“Thou shalt not…” means “Don’t hurt yourself.”
     “Thou shalt…” means “Help yourself to some happiness.”
     And yet Satan, the world, and sin have really done a number on me. I believe the lie. I believe sin can satisfy. And even more sadly, I believe that God doesn’t love me when I sin.
     All my life, I’ve felt like I was such a disappointment to God.
     How could He love me, when I keep going around breaking windows and ruining towels? Never learning from my mistakes, I keep pressing my hand through that glass pane over and over. And then doubting the Father’s love for me. Over. And over. And over. And over…
     Eventually, I have the courage to look up at His face and ask, “Do you still love me?”
     The answer always comes back, “Yes, of course, I still love you.”
     After all, He bled first.

My Journey

Still Another To-Do List

Like the boy who ran home on the last day of school and made a to-do list for the dawning summer break, the first thing I did as a brand-new, 19-year old Christian was make a to-do list of sins that I needed to stop doing. I had resolved to stop doing some of these things in the past—which usually lasted a day or so. But now I was a new creation in Christ. “If anyone is in Christ, he is a new creation; old things have passed away, and look, new things have come” @2 Corinthians 5:17.
     Jesus Christ—He was certainly a doer. He made a voyage to Earth, had an amazing ministry filled with miracles and powerful preaching and teaching, allowed Himself to be crucified, and then arose from the grave. Now, it is finished. He did it.
     What’s more, I had a powerful new Helper on my side. The Holy Spirit. Now there’s a doer. The Bible even calls Him a “Helper.” “But the Helper, the Holy Spirit, whom the Father will send in my name, he will teach you all things and bring to your remembrance all that I have said to you” @John 14:26.
     Of course, I also had a new Father, the Father of all Doers, God the Father, the One Who created the Heavens and the Earth, along with the other two Persons of the Trinity. The One Who gave, gave His Son and gives us life. The One Who will call His children home one day. The One Who will judge.
     So, I was in pretty good company when it comes to getting things done. And I began working my way down the list. Stop smoking pot. Check. Stop drinking. Check. Stop looking at women. OK, still working on that one. Start reading my Bible daily. Check. Start having a daily quiet time. Check. Start sharing my faith. Check.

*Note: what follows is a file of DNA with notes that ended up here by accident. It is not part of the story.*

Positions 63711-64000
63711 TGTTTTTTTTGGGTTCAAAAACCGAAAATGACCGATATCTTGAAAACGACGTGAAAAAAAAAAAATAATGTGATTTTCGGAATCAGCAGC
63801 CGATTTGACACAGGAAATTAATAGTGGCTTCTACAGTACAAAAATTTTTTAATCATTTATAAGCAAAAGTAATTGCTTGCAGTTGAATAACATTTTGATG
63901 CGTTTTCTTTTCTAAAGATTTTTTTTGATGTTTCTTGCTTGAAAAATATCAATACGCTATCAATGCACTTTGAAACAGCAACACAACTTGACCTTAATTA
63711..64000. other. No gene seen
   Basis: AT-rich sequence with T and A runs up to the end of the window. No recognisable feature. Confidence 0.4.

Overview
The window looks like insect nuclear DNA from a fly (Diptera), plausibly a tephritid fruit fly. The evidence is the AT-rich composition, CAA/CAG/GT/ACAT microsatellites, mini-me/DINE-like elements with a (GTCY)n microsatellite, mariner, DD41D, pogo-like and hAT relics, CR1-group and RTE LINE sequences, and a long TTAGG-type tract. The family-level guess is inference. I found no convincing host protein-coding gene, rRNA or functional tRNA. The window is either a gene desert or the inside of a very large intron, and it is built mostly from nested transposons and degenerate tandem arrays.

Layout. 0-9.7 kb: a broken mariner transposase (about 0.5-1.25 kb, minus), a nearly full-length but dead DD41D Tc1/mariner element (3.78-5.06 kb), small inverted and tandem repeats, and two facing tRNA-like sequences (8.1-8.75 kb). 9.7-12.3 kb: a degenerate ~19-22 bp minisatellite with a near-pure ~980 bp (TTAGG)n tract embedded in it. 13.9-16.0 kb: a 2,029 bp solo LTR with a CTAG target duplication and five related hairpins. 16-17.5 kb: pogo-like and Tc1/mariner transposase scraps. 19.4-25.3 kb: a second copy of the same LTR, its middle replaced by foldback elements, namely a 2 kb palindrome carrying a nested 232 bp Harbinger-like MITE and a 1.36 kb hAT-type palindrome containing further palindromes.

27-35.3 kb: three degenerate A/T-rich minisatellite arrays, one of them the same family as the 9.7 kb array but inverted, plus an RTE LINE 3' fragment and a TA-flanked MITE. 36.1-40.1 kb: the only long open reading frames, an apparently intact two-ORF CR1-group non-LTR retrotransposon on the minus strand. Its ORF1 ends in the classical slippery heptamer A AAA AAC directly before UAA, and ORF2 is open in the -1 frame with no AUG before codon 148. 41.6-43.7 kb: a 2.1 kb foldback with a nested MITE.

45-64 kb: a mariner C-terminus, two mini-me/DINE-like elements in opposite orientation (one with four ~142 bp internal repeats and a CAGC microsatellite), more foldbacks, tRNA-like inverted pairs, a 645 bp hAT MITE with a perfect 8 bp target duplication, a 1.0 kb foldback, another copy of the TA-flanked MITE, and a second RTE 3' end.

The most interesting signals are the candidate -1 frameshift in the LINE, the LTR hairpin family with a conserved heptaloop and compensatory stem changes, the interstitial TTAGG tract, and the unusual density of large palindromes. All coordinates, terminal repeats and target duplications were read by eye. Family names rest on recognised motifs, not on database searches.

Before you know it, I was fitting in pretty well down at the church where I had learned that the key to the Christian life could be summed up in one word:
     After all, you had the Ten Commandments—the ultimate To-Do List—and a whole bevy of commands throughout the Old and New Testaments, enough to keep me busy for eternity. All I needed to do was focus on the to-do list and not forget to enlist the help of the Holy Trinity.
     I think I’ve got this figured out.

I Have a Confession.

Hi, my name is Larry, and I am a recovering legalist.
     It didn’t take me long to figure out that I didn’t have this figured out. Along the way, I began to become aware of this concept of “legalism.” It turns out it’s nothing really new or unique to the church. In fact, the Apostle Paul wrote a whole book about it to another church that suffered from the same malady, the Galatians.
     Legalism focuses on the externals, the behaviors, the things others can observe about you. It’s one ditch on the side of the road. The ditch on the other side of the road is “libertinism.” This one is also focused on outward behaviors, but whereas Legalists know what they believe and tend to be mad about it, Libertines revel in God’s lavish grace, and they are delighted about it. Legalists make lists of to-dos and not-to-dos. Libertines can’t think of much that shouldn’t be on the to-do list in the first place—it’s all good.
     So the goal of the Christian life, I surmised, was to keep it between the lines. Of course, with my background, I walked as close as I could to the edge of the Legalism ditch. In fact, I formulated my philosophy into a pithy slogan which I shared with my legalistic friends.
     “Legalism and love have the same behavior but different motives.”
     Actually, there’s a lot of truth in that, and I was beginning to think more and more about motives. “If I speak human or angelic languages but do not have love, I am a sounding gong or a clanging cymbal” @1 Corinthians 13:1. That Scripture kept ringing in my ear. I was beginning to understand that there was something deeper than merely the external doing. The inner man was emerging in my Christian consciousness. I was beginning to discover that there was another dimension to the Christian life behind do, and that was…